Updated: 2021/04/20 – Updated the EM SKU’s to clarify what items you can consume
There still seems to be a bit of confusion about Power BI licensing since the changes made back in May 2017. I get a number of questions about embedding options, were a client wants to share reports internally via SharePoint and/or externally. Now if a customer is a large enterprise and wants to share internally via SharePoint, the best option is Power BI Premium. In Premium you can allocate Power BI work spaces to capacity, so those who log into Power BI with a ‘Free’ license or use SharePoint can see the reports they need. However for smaller organisations paying £3,766 per month is not going to be viable. There are some other options, which is were the confusion creeps in. I’ll be using a very raw measure of Monthly Cost to Power BI Pro Licenses, to show how to get the best bang for your buck/quid/currency denomination of your choice.
There are two types of embedded!
There are two different SKU’s for Power BI Embedded, EM and A. Here’s the break down:
Note: The old version pay-per-click of Power BI Embedded that is going to be deprecated in July 2018, was only licensed for use for external customers, you could not use it to create an internal reporting portal that would replace the Power BI Service. If you did, you would still require a Power BI License for each of the users. The new Embedded service is capacity based, so you are free to use it for internal and external customer, without a 1-2-1 licence for users.
These SKU’s are designed for creating your own portal, so you can basically create your own version of the Power BI Service. So you need to create a portal with it’s own sign up/login page, user management etc. and users don’t need a Power BI License to view reports. You’ll need one for creating reports, but for report consumers, nothing is needed. These dedicated capacity SKU’s can be paused so you can reduce the daily/monthly cost as they are billed by the hour (More on this later) and these SKU’s are purchased via the Azure Portal.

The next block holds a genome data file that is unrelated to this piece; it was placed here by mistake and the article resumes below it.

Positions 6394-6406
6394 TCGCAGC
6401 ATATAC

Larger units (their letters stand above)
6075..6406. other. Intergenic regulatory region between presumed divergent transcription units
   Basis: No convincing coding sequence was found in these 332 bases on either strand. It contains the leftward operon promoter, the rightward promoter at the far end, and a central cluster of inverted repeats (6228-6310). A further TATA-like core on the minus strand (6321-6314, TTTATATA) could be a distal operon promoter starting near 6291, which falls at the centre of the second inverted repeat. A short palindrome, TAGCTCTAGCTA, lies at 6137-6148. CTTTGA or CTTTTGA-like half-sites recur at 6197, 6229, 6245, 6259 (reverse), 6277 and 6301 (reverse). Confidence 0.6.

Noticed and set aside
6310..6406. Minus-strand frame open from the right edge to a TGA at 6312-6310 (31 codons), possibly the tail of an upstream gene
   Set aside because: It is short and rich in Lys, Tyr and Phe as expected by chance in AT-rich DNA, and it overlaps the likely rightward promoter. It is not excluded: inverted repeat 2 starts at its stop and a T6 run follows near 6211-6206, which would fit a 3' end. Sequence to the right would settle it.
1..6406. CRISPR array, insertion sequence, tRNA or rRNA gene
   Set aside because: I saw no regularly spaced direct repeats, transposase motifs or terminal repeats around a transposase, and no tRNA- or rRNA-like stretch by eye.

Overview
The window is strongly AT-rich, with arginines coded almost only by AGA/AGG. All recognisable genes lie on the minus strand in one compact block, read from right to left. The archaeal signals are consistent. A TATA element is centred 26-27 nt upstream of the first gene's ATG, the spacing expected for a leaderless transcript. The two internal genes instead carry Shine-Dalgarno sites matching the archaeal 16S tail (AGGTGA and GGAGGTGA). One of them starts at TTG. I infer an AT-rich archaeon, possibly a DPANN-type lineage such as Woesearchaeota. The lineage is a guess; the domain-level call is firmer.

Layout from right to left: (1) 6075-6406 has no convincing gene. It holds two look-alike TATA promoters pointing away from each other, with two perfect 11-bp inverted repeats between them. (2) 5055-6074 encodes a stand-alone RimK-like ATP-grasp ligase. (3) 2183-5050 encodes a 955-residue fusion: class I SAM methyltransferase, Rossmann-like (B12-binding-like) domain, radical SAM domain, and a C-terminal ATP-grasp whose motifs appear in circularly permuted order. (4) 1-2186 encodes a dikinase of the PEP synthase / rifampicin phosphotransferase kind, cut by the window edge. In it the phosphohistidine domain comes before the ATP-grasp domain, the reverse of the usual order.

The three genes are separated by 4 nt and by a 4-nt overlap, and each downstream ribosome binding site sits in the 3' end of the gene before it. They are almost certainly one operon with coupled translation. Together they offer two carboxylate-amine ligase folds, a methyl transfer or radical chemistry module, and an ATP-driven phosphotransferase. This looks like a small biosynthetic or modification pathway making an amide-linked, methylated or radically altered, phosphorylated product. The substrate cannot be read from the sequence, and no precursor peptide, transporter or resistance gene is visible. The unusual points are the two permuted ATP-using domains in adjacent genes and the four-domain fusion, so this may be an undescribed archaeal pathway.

Like ‘A’ SKU’s can be used for hosting your own reports, but also can be used for embedding reports into SharePoint allowing your Power BI users to see reports. So you have the best of both worlds to some degree, so you can have your internal users consume reports via SharePoint/Teams, and have a portal for external users to your organisation looking at reports that you produce. However these SKU’s cannot be paused and are purchased via the Office Portal. You are also restricted by what you can consume, so Apps based on a workspace can’t be shared to free users, but Free users do get access to the workspace in PBI if they have a Viewer role:
User without a Pro or Premium Per User (PPU) license can still access a workspace that’s in Power BI Premium capacity, as long as they have a Viewer role.
Source: MS Docs
So you can embed a report in SharePoint or Teams, and Free users can access it, or they can get access to the workspace in the Power BI Service, but not get shared items or Apps. For that you need Premium P SKU’s.
‘A’ or ‘EM’? Which is better?
Now EM and A SKU’s have the same Node types and specification in the background, and EM SKU’s for a single base node is £470 p/m compared to an A SKU at £549 p/m. So you you get a slightly more feature rich EM for less than the A one? Well sort of, If you don’t need embedding in SharePoint/Teams, and you can pause your report platform during some hours in the day, the ‘A’ type can work out cheaper.
So with a rough calculation, if you can pause for 4 hours per day (12am to 4am), you’ll meet the price of EM SKU’s. Say you only need it for business hours (7am to 7pm), then it will cost you £275 p/m about 40% cheaper than the EM SKU. So for A SKU’s you pay a moderate premium for being able to pause it, but if you can, you can save on the running costs.
The below chart breaks down the pricing options (As of Jan 2018) for the cost for each service. I’ve added Power BI Premium (P1-3) just for completeness. Also added is a column ‘Monthly Cost vs Power BI Pro Licenses’ so you can see the equivalent number of Pro licenses you would get for your money per month. This shows the cut off points for moving to a capacity service or just buying Power BI Pro licenses.
Front end Cores
Back end Cores
Peak Renders per Hour
Cost per Month
Monthly Cost vs Power BI Pro Licenses
Note: EM1, EM2, A1 and A2 are not dedicated hardware, they are still shared infrastructure, anything above this is your dedicated bit of Power BI Service. I’m not sure how pausing works for the ‘A’ SKU’s if they are not dedicated??